What’s going on here?
Data out on Wednesday showed that US prices crept up by more than expected last month.
What does this mean?
Economists weren’t completely blindsided by August’s hot inflation figures. After all, the rising cost of oil has sent the price at the pump skyward, so they were already expecting the headline inflation number to tick up again. But that doesn’t mean pundits had it all figured out. For one, consumer prices’ 3.7% growth – well above July’s 3.2% – was heftier than they predicted. And for another, the all-important core inflation rate (which strips out the volatile food and energy costs) wasn’t exactly the saving grace that economists crossed their fingers for. Granted, the yearly measure of the metric fell to 4.3% from July’s 4.7%. But the month-on-month jump was bigger than expected, accelerating for the first time since February.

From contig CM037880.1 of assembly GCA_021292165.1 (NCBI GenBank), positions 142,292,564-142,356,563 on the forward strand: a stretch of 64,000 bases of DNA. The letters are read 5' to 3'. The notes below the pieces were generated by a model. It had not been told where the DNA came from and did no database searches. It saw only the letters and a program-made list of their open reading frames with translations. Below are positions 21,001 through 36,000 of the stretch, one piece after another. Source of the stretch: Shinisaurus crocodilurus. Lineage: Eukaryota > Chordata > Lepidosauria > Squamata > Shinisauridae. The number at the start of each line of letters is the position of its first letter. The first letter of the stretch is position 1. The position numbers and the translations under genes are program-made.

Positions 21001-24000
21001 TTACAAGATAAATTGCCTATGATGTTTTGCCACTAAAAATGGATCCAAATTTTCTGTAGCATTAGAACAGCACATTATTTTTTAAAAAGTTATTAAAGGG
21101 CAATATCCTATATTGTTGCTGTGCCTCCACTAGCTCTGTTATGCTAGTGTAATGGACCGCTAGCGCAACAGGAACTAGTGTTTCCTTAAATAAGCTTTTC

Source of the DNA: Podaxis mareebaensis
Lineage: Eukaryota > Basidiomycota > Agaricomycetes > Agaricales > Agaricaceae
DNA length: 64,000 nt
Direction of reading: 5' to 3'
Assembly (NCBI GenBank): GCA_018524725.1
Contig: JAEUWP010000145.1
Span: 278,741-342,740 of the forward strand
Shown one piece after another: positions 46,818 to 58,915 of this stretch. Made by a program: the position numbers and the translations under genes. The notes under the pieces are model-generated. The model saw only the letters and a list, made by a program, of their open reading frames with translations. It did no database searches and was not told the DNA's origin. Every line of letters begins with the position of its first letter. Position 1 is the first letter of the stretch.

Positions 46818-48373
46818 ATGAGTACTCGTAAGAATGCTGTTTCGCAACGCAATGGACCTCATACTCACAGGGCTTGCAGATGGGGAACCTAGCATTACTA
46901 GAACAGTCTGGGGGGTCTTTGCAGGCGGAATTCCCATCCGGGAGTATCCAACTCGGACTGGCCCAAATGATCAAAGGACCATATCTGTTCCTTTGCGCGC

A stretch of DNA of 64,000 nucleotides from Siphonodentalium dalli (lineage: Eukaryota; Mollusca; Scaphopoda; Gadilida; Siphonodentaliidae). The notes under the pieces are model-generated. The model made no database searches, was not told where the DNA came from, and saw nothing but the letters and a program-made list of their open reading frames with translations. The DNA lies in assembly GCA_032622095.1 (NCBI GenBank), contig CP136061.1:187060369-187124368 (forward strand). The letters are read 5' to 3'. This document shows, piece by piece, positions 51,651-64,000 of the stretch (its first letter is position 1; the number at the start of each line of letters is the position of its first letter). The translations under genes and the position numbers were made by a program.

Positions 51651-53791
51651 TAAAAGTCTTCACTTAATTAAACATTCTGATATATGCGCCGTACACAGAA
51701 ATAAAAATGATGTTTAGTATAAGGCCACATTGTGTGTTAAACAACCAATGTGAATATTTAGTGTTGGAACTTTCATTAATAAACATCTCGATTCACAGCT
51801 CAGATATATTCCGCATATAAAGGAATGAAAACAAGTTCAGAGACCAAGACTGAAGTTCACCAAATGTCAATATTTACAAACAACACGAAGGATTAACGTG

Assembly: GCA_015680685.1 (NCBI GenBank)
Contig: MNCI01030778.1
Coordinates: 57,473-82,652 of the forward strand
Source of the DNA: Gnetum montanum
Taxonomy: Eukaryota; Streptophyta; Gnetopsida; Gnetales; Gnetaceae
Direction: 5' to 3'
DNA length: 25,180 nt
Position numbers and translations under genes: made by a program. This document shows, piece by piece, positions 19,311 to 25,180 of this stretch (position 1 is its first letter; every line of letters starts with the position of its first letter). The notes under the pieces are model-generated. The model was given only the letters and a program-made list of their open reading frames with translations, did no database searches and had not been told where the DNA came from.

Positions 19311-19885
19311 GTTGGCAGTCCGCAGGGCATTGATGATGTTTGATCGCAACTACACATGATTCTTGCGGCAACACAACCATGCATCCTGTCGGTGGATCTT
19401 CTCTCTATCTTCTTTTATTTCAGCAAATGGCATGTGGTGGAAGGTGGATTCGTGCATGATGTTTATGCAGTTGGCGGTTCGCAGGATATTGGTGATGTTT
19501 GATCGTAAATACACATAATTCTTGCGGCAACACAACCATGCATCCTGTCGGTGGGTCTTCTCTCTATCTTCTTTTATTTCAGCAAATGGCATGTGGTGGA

Why should I care?
For markets: Never say die.
The inflation numbers weren’t exactly ideal, but it’s not all doom and gloom. Sure, there’s chatter that the US’s economic revival might fan the inflationary flames – but considering muted wage growth and a cooling jobs market in recent months, many are betting the Federal Reserve won’t hit the panic button just yet. And the market reaction’s actually been pretty chill too. Traders, at any rate, seemed generally unfazed by the news, still betting that the central bank will avoid hiking interest rates in its meeting next week.
Zooming out: Price and shine.
While the US is grappling with price rises, China’s celebrating them. Data out late last week showed a modest 0.1% climb in China’s consumer prices last month. And while that may sound tiny, it’s a win after the previous month’s deflationary dip. Plus, with credit demand looking perkier too, this adds to the evidence that China’s economy might be on firmer footing again, after its recent sharp downturn.